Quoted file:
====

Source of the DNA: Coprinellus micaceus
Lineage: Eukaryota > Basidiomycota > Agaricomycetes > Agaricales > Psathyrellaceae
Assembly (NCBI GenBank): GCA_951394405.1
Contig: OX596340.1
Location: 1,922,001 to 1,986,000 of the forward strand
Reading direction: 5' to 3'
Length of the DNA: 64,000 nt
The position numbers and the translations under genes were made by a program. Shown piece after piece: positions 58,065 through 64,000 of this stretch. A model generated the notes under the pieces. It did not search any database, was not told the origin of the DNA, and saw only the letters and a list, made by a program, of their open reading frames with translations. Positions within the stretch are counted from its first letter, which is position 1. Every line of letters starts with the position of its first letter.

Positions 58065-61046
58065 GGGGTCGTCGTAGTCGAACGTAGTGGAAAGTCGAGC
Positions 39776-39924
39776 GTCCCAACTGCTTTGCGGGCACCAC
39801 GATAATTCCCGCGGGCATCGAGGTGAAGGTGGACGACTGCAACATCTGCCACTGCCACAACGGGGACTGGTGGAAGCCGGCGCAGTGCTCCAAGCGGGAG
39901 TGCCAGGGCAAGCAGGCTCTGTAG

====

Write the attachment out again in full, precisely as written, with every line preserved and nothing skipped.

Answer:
Source of the DNA: Coprinellus micaceus
Lineage: Eukaryota > Basidiomycota > Agaricomycetes > Agaricales > Psathyrellaceae
Assembly (NCBI GenBank): GCA_951394405.1
Contig: OX596340.1
Location: 1,922,001 to 1,986,000 of the forward strand
Reading direction: 5' to 3'
Length of the DNA: 64,000 nt
The position numbers and the translations under genes were made by a program. Shown piece after piece: positions 58,065 through 64,000 of this stretch. A model generated the notes under the pieces. It did not search any database, was not told the origin of the DNA, and saw only the letters and a list, made by a program, of their open reading frames with translations. Positions within the stretch are counted from its first letter, which is position 1. Every line of letters starts with the position of its first letter.

Positions 58065-61046
58065 GGGGTCGTCGTAGTCGAACGTAGTGGAAAGTCGAGC
Positions 39776-39924
39776 GTCCCAACTGCTTTGCGGGCACCAC
39801 GATAATTCCCGCGGGCATCGAGGTGAAGGTGGACGACTGCAACATCTGCCACTGCCACAACGGGGACTGGTGGAAGCCGGCGCAGTGCTCCAAGCGGGAG
39901 TGCCAGGGCAAGCAGGCTCTGTAG